overall conditions his mathematical system needed to fulfill. Algebra serves

society through science and its accomplishments. From building a nuclear

reactor to altering chromosomes in a person's genetic makeup, every scientific

field originates back to the basic rules of algebra. All of the groundbreaking

advancements in society through science are functions of this mathematical tool

developed to aid and expand science.

When the students have acquired a liberal arts education, a freedom to

explore new ideas and concepts comes with it. Studying under one subject

restricts students to rules and regulations held within the field, which

sometimes act as barriers to the students keeping them from developing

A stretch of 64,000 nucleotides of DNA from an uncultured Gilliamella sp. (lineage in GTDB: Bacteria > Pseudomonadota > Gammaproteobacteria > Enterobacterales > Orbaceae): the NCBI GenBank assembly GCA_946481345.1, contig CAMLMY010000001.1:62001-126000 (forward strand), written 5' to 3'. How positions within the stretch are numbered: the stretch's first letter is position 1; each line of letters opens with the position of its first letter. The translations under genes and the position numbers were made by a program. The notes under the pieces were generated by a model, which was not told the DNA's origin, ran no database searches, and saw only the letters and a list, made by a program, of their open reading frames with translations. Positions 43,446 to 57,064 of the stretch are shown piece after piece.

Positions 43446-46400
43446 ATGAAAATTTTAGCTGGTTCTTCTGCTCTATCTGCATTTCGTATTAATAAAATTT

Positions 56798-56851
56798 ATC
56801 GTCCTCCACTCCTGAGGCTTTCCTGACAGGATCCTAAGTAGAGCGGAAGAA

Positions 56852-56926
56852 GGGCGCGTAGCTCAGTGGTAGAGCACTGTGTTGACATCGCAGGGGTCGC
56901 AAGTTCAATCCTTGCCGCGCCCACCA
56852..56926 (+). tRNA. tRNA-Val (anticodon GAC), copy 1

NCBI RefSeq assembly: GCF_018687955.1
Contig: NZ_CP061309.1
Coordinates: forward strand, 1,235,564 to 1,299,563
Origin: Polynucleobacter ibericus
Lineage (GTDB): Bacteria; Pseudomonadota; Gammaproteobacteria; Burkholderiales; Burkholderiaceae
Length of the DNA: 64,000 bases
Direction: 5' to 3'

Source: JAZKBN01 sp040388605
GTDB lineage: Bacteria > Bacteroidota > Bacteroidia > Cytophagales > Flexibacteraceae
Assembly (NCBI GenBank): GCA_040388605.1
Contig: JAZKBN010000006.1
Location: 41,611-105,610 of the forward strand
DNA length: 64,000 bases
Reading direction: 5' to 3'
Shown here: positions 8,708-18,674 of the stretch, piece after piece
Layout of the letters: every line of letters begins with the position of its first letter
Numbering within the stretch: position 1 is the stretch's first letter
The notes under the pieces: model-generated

unconventional or abstract ideas. Newman uses a metaphor to explain this

concept of freedom: Seafaring men, for example, range from one end of the earth

to the other...They sleep, and they rise up, and they find themselves now in

Europe, now is Asia; they see visions of great cities, and wild regions; they

are in the marts of commerce, or amid the islands of the South; they gaze on

Pompey's Pillar, or on the Andes; and nothing which meets them carries them

forward or backward, to any idea beyond itself. Nothing has a drift or

relation; nothing has a history or a promise. Everything stands by itself, and

comes and goes in its turn, like the shifting scenes of a show, which leave the

spectator where he was(38).

Newman is describing the lifestyle of liberal arts students in metaphorical

context symbolizing exotic places as different fields of study. He is saying

that the students can go any place that sparks curiosity without hesitation and

without limits, and that there are no barriers or restraints that confine or

restrict the students from wandering into an innovation. The students are